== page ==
The complexity of the overall system, varying rules on how and when you can vote, and whether the candidate you support wins or loses all impact trust in the election process.
A year later, here’s a look back at how Americans saw the events of Jan. 6 and how some partisan divisions grew wider over time.
Christians, religiously unaffiliated differ on whether most things in society can be divided into good, evil
Highly religious Americans are much more likely to see society in those terms, while nonreligious people tend to see more ambiguity.
Among U.S. adults overall, 35% say Obama has done the best job over the past 40 years, followed by Reagan (23%), Trump (17%) and Clinton (12%).
As 2021 draws to a close, here are some of Pew Research Center’s most striking research findings from the past year.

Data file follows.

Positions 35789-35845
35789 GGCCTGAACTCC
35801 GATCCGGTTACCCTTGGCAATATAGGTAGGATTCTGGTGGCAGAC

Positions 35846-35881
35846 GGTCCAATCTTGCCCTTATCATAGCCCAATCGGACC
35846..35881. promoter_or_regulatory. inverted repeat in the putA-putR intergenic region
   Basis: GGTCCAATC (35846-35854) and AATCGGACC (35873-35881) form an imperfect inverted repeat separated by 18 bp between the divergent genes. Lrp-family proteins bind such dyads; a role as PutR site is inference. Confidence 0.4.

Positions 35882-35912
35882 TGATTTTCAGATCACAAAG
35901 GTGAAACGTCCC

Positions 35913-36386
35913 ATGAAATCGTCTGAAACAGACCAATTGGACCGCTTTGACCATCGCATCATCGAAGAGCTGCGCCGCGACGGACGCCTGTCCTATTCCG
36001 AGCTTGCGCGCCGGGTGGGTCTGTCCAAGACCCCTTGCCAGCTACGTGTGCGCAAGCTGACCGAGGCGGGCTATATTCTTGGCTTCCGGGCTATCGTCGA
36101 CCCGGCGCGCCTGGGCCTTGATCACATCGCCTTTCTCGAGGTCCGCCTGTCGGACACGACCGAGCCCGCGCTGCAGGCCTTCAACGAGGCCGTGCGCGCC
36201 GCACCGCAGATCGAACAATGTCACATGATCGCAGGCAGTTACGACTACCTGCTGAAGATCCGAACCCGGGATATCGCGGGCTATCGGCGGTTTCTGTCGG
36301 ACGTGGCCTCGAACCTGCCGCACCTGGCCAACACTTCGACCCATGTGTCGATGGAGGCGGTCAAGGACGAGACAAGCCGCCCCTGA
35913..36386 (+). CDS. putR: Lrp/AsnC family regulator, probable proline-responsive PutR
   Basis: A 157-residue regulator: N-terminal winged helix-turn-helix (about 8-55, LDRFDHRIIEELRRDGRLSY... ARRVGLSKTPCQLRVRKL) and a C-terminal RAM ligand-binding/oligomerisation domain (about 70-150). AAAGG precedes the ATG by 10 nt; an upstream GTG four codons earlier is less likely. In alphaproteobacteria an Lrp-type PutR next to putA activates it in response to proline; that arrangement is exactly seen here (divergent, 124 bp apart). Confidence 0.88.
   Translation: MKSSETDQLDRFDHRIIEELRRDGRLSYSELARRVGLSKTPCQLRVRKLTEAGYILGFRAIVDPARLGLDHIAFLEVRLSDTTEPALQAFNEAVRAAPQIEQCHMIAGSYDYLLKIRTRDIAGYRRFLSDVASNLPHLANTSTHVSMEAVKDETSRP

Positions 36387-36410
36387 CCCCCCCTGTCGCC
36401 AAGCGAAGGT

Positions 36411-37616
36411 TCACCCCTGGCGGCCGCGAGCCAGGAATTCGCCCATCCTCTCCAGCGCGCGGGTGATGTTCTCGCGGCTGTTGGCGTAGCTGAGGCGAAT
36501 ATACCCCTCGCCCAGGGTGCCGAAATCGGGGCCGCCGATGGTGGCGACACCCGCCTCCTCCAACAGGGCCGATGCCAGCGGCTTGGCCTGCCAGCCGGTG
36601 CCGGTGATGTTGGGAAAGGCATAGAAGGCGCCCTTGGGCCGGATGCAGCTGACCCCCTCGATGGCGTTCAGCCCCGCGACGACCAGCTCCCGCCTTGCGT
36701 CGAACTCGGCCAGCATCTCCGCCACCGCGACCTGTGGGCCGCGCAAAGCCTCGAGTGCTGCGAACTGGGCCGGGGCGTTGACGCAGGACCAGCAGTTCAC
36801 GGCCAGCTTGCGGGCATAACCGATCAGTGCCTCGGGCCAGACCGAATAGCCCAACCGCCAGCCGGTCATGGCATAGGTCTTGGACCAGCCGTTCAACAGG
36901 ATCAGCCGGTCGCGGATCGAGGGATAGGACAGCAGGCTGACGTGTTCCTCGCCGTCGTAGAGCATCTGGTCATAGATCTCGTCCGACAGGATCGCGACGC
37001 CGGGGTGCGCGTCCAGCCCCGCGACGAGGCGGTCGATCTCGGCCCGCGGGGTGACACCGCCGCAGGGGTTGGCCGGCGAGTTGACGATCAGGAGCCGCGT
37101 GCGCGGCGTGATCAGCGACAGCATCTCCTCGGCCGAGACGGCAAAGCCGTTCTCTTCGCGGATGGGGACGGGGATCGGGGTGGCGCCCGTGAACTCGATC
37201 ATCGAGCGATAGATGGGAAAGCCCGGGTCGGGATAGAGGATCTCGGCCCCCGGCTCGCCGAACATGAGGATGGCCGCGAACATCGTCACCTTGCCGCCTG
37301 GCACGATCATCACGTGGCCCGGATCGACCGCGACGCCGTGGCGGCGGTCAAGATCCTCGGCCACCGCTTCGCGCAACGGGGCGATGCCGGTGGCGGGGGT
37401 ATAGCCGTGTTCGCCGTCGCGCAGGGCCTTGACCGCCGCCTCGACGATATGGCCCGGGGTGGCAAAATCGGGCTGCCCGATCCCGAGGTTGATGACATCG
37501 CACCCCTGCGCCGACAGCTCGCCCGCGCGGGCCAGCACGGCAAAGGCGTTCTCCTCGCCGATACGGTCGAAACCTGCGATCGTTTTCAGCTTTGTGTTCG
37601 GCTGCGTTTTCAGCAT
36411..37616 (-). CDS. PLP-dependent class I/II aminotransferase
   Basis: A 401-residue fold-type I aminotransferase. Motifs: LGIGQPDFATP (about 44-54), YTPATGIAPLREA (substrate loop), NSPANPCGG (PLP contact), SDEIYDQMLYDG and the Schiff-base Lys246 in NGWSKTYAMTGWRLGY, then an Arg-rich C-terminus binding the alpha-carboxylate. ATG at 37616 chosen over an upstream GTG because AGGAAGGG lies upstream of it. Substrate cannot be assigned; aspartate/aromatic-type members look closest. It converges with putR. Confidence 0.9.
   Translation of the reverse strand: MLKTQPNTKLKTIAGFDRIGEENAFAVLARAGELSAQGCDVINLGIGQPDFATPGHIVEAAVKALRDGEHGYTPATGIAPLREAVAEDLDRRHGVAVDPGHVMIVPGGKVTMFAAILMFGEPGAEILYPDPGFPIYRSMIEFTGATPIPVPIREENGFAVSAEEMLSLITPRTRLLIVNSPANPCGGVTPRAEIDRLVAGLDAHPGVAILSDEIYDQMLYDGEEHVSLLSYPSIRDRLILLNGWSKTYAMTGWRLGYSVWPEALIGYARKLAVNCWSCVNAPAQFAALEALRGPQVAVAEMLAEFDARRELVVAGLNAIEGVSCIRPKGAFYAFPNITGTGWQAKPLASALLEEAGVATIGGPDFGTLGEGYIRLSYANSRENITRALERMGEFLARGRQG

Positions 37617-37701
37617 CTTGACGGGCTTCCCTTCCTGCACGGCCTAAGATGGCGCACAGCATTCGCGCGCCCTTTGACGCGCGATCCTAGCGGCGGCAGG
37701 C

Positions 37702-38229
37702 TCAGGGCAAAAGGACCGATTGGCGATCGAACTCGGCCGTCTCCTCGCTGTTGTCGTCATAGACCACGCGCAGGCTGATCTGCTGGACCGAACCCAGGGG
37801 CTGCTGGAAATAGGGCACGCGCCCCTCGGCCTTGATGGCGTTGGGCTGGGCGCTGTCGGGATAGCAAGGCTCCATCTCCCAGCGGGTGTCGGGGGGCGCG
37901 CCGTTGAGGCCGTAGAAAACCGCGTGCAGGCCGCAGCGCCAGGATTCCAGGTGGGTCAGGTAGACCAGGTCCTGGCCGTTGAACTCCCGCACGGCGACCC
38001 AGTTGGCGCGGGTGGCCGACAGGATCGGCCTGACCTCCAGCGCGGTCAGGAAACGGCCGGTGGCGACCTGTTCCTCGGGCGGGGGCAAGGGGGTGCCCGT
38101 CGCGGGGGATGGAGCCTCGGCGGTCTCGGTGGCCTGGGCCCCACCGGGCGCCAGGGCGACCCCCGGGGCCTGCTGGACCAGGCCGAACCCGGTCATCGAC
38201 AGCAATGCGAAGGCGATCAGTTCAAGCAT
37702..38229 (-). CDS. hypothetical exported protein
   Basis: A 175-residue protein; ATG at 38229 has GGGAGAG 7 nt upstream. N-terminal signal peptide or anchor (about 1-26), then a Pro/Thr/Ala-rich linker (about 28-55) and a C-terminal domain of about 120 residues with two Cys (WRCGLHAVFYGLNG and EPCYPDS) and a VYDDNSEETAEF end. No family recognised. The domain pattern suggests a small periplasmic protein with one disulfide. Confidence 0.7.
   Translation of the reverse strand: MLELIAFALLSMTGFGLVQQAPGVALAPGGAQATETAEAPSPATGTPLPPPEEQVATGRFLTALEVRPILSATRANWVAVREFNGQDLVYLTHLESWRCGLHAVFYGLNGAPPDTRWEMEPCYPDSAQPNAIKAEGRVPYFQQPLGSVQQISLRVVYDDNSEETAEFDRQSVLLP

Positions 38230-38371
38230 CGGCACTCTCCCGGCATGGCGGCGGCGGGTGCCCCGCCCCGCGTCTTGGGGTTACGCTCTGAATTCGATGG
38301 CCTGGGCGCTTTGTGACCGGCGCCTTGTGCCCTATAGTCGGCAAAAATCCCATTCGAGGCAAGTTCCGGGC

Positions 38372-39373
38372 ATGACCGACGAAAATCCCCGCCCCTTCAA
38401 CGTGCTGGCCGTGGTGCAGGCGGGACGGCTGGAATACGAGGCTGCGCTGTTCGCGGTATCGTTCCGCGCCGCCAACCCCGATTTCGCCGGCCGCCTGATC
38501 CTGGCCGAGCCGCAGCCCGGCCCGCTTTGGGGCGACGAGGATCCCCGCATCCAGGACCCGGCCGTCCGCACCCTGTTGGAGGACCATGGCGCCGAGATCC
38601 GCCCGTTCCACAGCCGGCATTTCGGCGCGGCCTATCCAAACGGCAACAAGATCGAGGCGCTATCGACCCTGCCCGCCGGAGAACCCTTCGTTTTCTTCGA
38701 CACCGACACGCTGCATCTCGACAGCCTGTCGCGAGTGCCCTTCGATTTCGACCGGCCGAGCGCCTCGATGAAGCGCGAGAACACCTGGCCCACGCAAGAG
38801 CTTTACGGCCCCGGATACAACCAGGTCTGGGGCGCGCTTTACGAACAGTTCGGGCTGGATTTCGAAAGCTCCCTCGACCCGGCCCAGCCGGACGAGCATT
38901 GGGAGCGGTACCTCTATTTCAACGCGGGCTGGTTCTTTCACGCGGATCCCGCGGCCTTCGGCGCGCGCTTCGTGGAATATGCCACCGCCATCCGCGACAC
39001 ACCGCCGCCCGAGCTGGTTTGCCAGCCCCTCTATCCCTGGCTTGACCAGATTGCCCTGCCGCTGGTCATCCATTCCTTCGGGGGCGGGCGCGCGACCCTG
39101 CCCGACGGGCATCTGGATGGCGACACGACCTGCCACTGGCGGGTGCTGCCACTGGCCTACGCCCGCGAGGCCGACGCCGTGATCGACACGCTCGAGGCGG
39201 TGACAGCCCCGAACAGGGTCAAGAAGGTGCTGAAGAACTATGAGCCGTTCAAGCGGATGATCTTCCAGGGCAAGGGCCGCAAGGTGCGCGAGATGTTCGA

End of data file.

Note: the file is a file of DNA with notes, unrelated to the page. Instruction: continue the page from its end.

Younger Americans still more likely than older adults to say there are other countries better than the U.S.
Young people in the United States express far more skeptical views of America’s global standing than older adults.
Americans Are Less Likely Than Before COVID-19 To Want To Live in Cities, More Likely To Prefer Suburbs
Nearly half of U.S. adults say the pandemic has driven people in their community apart. Many see a long road to recovery: About one-in-five say life in their community will never get back to the way it was before COVID-19.
U.S. public school students often go to schools where at least half of their peers are the same race or ethnicity
In 2018-19, 79% of White elementary and secondary public school students went to schools where at least half of their peers were also White.
65% of Americans say that people being too easily offended is a major problem; 53% say the same about people saying offensive things to others.
Republicans continue to see a national political climate more comfortable for Democrats than for GOP
When Republicans take stock of the national climate for political discourse, they see a much more hospitable environment for Democrats.